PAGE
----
Ada Aharoni’s The Woman in White: An Extraordinary Life discusses the life of a extraordinary individual who pursues nursing. The book exposes pre- World War II beliefs of what a normal Jewish girls’ life should look like. Expectations of Jewish women were to learn embroidery, how to cook and clean, and to marry a good Jewish man. Thea Woolf denounced this societal expectation. For her, her biggest fear was to live her life in vain, hence the title of the book. Thea takes on the assignment as the head nurse and surgical nurse to a newly opened Jewish Hospital in Alexandria, Egypt.
The book reveals the collaboration between Jews and Arabs to save Jews from the Holocaust. As the Second World War began, an influx of refugees began to move to Cairo to escape Nazi Germany and anti-Semitism in Europe. The hospital, together with Egyptians, police and port authorities extended help to relocate many Jews to Palestine. Some refugees were hidden for months in Egypt, while the secret police hunted for them. Allied soldiers and victims of tragic bombings committed by the German and Italian air force were treated at the hospital. When the Nazi General Rommel was in El Alamein, at the door of Alexandria, Thea invented the first Blood Bank, and she saved many wounded soldiers of the Allied forces under General Montgomery.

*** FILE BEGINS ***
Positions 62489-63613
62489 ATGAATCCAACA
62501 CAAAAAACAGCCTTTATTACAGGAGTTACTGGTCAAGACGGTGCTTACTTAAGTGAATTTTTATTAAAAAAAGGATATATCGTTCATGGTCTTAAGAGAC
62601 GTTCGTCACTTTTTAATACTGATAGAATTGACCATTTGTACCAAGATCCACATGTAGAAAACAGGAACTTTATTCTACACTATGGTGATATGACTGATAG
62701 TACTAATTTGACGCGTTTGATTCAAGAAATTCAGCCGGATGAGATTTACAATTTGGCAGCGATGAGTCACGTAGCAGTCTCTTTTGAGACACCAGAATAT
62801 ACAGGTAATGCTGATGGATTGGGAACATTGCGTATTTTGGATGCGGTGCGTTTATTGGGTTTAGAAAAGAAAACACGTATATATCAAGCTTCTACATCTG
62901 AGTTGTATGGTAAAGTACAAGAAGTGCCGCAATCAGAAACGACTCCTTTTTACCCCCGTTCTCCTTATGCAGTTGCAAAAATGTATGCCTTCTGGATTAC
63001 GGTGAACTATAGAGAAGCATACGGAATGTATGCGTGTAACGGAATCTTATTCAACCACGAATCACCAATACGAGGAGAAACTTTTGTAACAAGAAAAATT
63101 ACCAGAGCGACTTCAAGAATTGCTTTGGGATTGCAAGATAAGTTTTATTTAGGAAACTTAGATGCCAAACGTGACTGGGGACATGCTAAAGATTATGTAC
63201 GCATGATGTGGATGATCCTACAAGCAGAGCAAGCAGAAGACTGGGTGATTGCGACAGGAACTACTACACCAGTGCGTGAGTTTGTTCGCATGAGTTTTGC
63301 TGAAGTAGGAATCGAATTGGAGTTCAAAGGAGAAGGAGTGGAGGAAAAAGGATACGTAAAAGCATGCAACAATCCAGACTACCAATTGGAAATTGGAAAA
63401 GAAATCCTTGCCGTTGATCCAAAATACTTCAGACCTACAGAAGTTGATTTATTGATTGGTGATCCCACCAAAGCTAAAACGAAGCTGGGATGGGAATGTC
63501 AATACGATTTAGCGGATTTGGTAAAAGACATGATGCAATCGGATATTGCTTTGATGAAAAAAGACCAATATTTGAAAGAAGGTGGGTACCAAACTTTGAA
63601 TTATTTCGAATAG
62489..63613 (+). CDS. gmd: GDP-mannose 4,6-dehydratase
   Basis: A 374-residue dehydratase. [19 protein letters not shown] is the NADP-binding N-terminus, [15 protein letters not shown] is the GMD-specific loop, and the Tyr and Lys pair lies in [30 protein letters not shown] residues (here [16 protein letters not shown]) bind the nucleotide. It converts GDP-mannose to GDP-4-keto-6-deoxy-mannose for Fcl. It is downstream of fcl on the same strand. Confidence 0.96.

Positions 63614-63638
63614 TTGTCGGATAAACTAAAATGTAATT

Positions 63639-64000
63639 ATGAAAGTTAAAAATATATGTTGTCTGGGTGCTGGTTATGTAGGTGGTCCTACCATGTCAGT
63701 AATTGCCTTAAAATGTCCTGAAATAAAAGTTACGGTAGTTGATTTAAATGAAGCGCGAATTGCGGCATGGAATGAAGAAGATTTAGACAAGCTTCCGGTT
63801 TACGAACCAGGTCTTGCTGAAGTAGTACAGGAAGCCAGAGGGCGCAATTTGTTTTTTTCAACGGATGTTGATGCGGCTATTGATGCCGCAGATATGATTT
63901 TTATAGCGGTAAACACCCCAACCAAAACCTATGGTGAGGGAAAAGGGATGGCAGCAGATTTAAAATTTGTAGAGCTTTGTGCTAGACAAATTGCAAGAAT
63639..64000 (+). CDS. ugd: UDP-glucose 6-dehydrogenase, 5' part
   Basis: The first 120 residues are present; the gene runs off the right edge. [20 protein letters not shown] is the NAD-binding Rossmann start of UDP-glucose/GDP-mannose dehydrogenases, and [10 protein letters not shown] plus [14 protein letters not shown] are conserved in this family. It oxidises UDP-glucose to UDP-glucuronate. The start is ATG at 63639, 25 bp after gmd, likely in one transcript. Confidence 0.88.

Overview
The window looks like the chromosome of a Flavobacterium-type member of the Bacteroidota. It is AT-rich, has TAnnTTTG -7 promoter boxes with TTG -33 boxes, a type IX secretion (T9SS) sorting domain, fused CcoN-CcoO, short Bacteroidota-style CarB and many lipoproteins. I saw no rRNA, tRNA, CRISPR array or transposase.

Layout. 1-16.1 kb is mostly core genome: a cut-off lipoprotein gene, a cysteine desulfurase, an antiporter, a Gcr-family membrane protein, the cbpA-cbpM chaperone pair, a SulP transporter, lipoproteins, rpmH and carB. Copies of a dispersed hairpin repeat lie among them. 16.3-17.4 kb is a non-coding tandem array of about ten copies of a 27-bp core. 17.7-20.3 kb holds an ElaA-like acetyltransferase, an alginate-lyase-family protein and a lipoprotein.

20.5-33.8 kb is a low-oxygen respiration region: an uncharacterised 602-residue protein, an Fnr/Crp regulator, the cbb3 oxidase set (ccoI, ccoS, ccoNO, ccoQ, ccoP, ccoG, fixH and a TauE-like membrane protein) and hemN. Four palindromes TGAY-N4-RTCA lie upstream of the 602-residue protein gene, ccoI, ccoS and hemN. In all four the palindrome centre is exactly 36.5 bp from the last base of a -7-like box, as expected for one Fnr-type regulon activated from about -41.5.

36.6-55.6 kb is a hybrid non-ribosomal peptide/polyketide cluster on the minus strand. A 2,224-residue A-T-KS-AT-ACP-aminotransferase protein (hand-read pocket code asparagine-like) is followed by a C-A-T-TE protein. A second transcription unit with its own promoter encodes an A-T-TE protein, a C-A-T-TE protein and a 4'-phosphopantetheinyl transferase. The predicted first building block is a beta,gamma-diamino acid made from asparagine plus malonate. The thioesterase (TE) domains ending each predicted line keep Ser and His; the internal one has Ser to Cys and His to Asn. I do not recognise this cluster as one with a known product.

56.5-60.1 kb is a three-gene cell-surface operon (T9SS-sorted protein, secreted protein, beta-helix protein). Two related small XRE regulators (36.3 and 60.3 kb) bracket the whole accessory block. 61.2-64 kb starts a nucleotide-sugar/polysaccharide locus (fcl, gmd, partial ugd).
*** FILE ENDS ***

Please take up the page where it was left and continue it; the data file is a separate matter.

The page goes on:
Numerous narratives relative moving stories of Jewish fugitives from Nazi Europe, who used Egypt as a stop point on their destination to Palestine, and they were warmly fed and healed to health by staff of the Jewish hospital.
The near penetration of Nazi forces into Alexandria in 1942 caused numerous Jewish refugees and patients to flee to Asmara, Bethlehem, Ethiopia and Sudan with only a small suitcase in hand. Thea was able to remain in Egypt to continue her service at the hospital, and to Jews on their journey to Palestine. When she found out the terrible tragedy that all her family, 72 people, were murdered by Nazis, she felt her place was in Israel. Thea left for Israel in February 1947 and two months later began to work at the Government Schweitzer Hospital in Tiberias. Thea married Dr. Julius Levinsohn, a German-Jewish lawyer, who helped her to overcome her terrible tragedy, and she adopted a boy named Michael whose parents were killed during a raid in Yugoslavia.